How to Meal Prep for Your Mental Health

Photo by Ello on Unsplash

Learning how to meal prep has been a life saver for me. Meal prepping takes the pressure off on the days I’m too stressed to or don’t have time to cook. Likewise, it ensures that I eat on the days that I need to look after my mental health. But usually don’t have the energy or motivation to make a meal. Whether I’m too busy, too tired or not in the right mental or emotional head space. Meal prepping can be invaluable.

I’ve experimented with various different timelines and steps. The ones below are what have worked for me. But feel free to tweak and experiment at every level. What works for you will depend on various things including your personality, how busy you are, who and how many your cooking for. Among many other variables. However, meal prep can work for you.

It can be a huge time saver and a massive relief when you realise you don’t have to cook when you don’t have time to. Or help ensure that you eat, meeting a basic need, when you’re mental health takes a dip and even simple things can be a struggle. It can lighten your cognitive load so you’re not constantly planning meals for each day. I know I used to plan a weeks worth of dinners during the wind down at my yoga class. Probably not the best use of that time. It can also ensure you’ve got the ingredients you need to cook. And save last minute dashes to the store which always happens on your busiest days. Lastly, the bulk cooking element particularly can help you save money. Particularly if you’re creative with your meal planning and think about using leftovers etc.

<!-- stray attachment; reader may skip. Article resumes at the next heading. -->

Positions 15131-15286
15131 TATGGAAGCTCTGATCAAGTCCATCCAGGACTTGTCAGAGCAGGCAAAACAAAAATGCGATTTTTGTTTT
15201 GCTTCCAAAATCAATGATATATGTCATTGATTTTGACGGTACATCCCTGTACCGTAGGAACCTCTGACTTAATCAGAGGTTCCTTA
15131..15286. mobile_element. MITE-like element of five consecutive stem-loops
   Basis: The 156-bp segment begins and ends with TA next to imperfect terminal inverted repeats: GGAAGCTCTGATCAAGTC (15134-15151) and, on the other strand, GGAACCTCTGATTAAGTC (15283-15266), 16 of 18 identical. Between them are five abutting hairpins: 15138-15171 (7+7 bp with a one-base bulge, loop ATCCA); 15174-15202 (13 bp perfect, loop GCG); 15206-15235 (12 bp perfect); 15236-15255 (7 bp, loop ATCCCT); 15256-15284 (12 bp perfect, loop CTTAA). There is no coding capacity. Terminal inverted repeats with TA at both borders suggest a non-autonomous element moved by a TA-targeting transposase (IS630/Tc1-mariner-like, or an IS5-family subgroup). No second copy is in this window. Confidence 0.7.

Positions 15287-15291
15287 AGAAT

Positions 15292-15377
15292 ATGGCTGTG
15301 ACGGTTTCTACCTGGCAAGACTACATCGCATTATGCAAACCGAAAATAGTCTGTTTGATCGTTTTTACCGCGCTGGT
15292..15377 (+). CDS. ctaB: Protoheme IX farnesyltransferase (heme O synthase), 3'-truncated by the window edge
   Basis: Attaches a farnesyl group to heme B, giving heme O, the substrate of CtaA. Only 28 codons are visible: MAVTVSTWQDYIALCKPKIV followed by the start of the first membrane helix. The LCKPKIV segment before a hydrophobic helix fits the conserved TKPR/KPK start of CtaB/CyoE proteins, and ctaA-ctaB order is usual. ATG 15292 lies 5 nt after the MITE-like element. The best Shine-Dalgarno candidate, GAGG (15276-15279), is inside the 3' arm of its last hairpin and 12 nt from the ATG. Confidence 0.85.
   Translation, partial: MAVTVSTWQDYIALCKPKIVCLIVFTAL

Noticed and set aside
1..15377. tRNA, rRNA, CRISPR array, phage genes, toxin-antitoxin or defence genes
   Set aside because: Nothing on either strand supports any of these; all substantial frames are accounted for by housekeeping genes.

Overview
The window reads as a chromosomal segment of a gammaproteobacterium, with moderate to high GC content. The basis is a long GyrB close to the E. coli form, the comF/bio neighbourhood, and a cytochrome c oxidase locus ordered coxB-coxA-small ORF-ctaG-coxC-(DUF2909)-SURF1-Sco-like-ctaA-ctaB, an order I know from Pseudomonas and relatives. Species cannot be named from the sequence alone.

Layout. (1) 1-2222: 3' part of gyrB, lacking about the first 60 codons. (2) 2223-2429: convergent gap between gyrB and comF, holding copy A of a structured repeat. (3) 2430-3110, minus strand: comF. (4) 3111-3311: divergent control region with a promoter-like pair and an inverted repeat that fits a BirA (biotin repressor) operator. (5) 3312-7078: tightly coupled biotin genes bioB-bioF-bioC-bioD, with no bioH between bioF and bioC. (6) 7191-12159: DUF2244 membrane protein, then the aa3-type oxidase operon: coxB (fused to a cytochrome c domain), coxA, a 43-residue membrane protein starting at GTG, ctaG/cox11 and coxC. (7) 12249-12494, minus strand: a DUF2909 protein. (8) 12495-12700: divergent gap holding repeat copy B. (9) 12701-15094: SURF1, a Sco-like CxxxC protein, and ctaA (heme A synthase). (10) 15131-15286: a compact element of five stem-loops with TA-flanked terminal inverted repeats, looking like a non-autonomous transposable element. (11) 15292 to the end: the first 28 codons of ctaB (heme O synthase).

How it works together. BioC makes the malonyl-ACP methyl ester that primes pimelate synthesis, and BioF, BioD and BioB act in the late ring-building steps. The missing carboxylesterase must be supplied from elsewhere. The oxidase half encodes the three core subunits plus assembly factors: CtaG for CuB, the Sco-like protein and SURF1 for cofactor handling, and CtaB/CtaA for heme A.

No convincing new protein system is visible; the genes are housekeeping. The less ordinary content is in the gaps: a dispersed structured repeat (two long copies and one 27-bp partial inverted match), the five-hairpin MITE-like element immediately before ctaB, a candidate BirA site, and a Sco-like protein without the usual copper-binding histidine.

For 5 Benefits to Meal Planning read here.

#1: Meal Plan